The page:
Prenatal exposure to flame retardants may increase the risk of reading problems in young children, according to a new study at Columbia University Vagelos College of Physicians and Surgeons in New York.
Approximately 2 million children have a learning disorder; of these, around 80% have a reading disorder. Genetics account for many, but not all, instances of reading disorders.
The research team hypothesized that in utero exposure to polybrominated diphenyl ethers (PBDEs) — a type of flame retardant known to have harmful effects on brain development — might alter the brain mechanisms involved in reading.
Although use of PBDEs has been banned, exposure to the compounds is still widespread because they do not degrade easily in the environment.
For the study, the researchers analyzed neuro-imaging data from 33 children (age 5), all beginning readers, who were first given a reading assessment to identify reading problems. They also used maternal blood samples, taken during pregnancy, to estimate prenatal exposure to PDBEs.
The results show that kids with a better-functioning reading network had fewer reading problems. They also showed that children with greater exposure to PDBEs had a less efficient reading network.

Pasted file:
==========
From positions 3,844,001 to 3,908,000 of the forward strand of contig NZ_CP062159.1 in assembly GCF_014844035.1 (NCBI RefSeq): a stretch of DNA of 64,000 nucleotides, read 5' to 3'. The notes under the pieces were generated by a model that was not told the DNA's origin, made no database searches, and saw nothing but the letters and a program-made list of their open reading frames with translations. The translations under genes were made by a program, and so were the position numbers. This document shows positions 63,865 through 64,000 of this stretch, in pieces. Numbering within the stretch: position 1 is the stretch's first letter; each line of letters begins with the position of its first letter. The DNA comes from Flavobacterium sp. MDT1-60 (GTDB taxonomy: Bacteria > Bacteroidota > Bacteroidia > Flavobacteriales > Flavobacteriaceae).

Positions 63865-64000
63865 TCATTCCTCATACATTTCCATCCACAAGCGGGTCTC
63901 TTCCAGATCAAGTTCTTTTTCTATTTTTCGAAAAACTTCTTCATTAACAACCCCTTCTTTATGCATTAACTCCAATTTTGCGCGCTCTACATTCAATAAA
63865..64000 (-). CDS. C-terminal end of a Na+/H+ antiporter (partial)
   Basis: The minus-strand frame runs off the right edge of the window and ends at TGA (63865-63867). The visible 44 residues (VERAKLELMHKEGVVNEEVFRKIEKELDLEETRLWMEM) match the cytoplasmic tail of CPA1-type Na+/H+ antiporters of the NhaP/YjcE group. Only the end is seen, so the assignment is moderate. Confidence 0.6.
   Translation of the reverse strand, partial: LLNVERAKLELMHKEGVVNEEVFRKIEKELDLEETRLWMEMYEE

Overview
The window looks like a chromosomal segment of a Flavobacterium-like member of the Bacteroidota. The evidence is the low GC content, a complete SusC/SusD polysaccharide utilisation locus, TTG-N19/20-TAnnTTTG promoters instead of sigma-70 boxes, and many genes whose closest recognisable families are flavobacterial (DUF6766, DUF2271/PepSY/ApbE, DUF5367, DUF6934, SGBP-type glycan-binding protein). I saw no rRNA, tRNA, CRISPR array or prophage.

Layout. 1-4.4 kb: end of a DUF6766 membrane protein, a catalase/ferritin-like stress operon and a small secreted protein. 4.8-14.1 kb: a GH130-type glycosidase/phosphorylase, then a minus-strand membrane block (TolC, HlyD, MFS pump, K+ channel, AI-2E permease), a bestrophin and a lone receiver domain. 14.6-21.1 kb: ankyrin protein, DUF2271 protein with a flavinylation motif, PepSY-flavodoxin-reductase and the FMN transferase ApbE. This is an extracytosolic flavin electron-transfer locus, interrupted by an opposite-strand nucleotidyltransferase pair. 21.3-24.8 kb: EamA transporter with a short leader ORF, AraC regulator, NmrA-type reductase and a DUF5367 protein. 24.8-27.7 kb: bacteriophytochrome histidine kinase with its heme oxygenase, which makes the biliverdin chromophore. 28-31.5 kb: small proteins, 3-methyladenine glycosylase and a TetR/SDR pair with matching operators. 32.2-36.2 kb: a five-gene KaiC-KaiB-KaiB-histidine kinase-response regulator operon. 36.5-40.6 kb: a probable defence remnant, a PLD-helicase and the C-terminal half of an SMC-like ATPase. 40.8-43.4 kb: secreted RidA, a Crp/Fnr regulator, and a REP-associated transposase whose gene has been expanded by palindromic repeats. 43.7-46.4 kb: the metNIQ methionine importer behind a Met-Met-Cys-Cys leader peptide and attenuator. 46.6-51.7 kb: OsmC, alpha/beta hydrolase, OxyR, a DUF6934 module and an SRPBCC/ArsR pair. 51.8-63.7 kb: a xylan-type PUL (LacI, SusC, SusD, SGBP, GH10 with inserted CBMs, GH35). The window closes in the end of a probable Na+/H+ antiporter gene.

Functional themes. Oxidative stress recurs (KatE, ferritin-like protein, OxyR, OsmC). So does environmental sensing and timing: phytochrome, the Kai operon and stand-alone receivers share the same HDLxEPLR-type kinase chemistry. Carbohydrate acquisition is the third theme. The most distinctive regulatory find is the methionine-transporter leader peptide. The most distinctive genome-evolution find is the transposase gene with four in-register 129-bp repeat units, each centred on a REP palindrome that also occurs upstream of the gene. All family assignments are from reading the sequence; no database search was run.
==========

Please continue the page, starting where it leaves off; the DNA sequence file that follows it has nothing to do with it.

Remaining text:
The researchers also looked to see if PDBE exposure affected the functioning of a different social-processing brain network previously linked to psychiatric disorders such as autism spectrum disorder. They found no such link.
“Since social processing problems are not a common aspect of reading disorders, our findings suggest that exposure to PDBEs doesn’t affect the whole brain, just the regions associated with reading,” said Amy Margolis, Ph.D., assistant professor of medical psychology in the Department of Psychiatry at Columbia University Vagelos College of Physicians and Surgeons.
Although exposure to PDBEs affected reading network function in the 5-year-olds, it did not have an impact on word recognition in this group. The finding is consistent with a previous study, in which the effects of exposure to the compounds on reading were seen in older children but not in emergent readers.
“Our findings suggest that the effects of exposure are present in the brain before we can detect changes in behavior,” says Margolis. “Future studies should examine whether behavioral interventions at early ages can reduce the impact of these exposures on later emerging reading problems.”
The paper is published in the journal Environmental International.